Another challenge was deciding what topics to include. There are contributions from 30 birdwatchers, each one about a different topic or addressing similar topics from different angles. Obviously other topics could have been included but the book has a space limit. Bearing this in mind, though, a topic that I think deserved more explicit discussion is the ongoing efforts by professional researchers and academic institutions to shift towards a lower-carbon research culture through, for example, reducing the amount of flying undertaken to attend conferences by organising events online, carefully planning field trips so as to reduce the number of visits, substituting student field trips abroad for local field practice, collaborating more closely with local researchers when conducting research abroad. Some institutions are making real progress and this is a positive transformation that deserves to be more widely known about and encouraged. The chapters by Ben Sheldon, Alex Lees and Steve Dudley touch on this issue but I think it deserves a whole chapter.

The British Ornithologists’ Union has pioneered the use of social media to reach wider audiences. Twitter conferences in particular have enabled many researchers who could not have afforded travel costs to benefit from the sharing of knowledge and the building of relations with colleagues from other countries.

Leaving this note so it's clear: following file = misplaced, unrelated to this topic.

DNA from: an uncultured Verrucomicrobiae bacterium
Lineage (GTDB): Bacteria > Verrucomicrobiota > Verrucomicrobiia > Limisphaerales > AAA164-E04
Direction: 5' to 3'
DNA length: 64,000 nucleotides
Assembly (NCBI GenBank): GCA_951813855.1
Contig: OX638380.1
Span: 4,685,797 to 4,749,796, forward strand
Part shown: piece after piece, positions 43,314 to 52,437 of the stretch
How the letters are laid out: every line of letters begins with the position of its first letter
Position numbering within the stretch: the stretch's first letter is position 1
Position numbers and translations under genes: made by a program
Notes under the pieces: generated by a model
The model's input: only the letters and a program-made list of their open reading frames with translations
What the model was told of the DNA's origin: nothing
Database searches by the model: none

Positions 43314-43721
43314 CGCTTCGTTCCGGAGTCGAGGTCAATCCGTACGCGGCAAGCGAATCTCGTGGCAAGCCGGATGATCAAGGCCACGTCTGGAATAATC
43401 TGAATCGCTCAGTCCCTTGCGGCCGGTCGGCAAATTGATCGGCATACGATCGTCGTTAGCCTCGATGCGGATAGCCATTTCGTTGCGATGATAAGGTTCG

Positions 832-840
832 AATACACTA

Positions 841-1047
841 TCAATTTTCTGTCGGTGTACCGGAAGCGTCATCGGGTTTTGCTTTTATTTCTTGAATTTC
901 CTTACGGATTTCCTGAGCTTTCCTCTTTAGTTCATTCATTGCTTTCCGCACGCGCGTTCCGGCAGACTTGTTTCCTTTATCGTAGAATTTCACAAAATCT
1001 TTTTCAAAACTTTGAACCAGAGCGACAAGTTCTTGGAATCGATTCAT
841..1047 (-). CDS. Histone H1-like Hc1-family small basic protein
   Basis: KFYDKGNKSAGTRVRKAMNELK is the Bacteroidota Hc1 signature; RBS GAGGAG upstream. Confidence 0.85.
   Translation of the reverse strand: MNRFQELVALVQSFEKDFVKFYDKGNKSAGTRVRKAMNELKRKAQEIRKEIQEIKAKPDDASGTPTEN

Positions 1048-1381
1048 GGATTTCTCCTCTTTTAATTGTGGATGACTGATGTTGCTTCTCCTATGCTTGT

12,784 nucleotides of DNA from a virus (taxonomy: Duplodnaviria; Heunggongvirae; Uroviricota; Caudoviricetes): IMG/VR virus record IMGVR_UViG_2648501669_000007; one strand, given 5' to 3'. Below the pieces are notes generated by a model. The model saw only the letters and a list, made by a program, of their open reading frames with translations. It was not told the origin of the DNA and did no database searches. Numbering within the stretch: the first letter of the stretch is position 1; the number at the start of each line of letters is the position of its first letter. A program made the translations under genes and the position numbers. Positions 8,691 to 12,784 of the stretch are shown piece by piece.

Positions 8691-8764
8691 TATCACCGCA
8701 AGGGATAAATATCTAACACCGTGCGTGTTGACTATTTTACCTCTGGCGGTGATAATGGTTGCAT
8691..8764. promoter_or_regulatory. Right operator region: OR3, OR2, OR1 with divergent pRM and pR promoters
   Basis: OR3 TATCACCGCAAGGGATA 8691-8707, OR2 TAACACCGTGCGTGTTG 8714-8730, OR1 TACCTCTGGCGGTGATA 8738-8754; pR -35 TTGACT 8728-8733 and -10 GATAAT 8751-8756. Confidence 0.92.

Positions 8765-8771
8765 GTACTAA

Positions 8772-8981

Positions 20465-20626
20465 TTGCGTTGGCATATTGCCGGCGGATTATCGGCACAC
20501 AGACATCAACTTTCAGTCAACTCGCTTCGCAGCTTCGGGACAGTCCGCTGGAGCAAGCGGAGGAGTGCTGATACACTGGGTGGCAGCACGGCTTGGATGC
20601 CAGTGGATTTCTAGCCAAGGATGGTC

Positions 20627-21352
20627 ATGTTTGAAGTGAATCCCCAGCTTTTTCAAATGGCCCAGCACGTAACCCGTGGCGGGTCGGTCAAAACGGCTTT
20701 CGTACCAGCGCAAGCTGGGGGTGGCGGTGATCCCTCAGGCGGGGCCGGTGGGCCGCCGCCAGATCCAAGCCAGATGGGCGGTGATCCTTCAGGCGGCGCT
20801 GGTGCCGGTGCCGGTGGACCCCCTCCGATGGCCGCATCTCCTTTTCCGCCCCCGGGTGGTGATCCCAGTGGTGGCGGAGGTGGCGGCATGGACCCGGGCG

Finally, I think it is worth mentioning here a little known aspect of the book. This is to illustrate something which could have been regarded as a challenge but wasn’t. I haven’t met any of the 29 contributors face-to-face. Well, the only exception is Jonnie Fisk but I met him after the book had gone to print. Interestingly, I also haven’t met any of you at Pelagic personally. So, the whole project of editing, producing and publishing the book has been conducted smoothly and successfully by email, direct messages on Twitter and a couple of phone calls. Lack of face to face interaction would have been considered a serious challenge for this kind of project not long ago but the book is a testament that good collaborations can happen without the need to travel. Having said that, I look forward to the day when I can meet some of the contributors, maybe at a future conference or maybe when I have the chance to visit other parts of the country.


What would you like readers of Low-Carbon Birding to get out of it?

I would like the reader to take two things from the book. The first is the message that sustainability and climate scientists are working hard to get through: if we want to give credibility to our message about the climate and ecological crises we need make an effort to align our actions with climate science. This is not about framing the whole climate crisis simply as a matter of individual responsibility; it is about helping to normalise ways of enjoying birds that don’t rely on burning huge amounts of fossil fuels.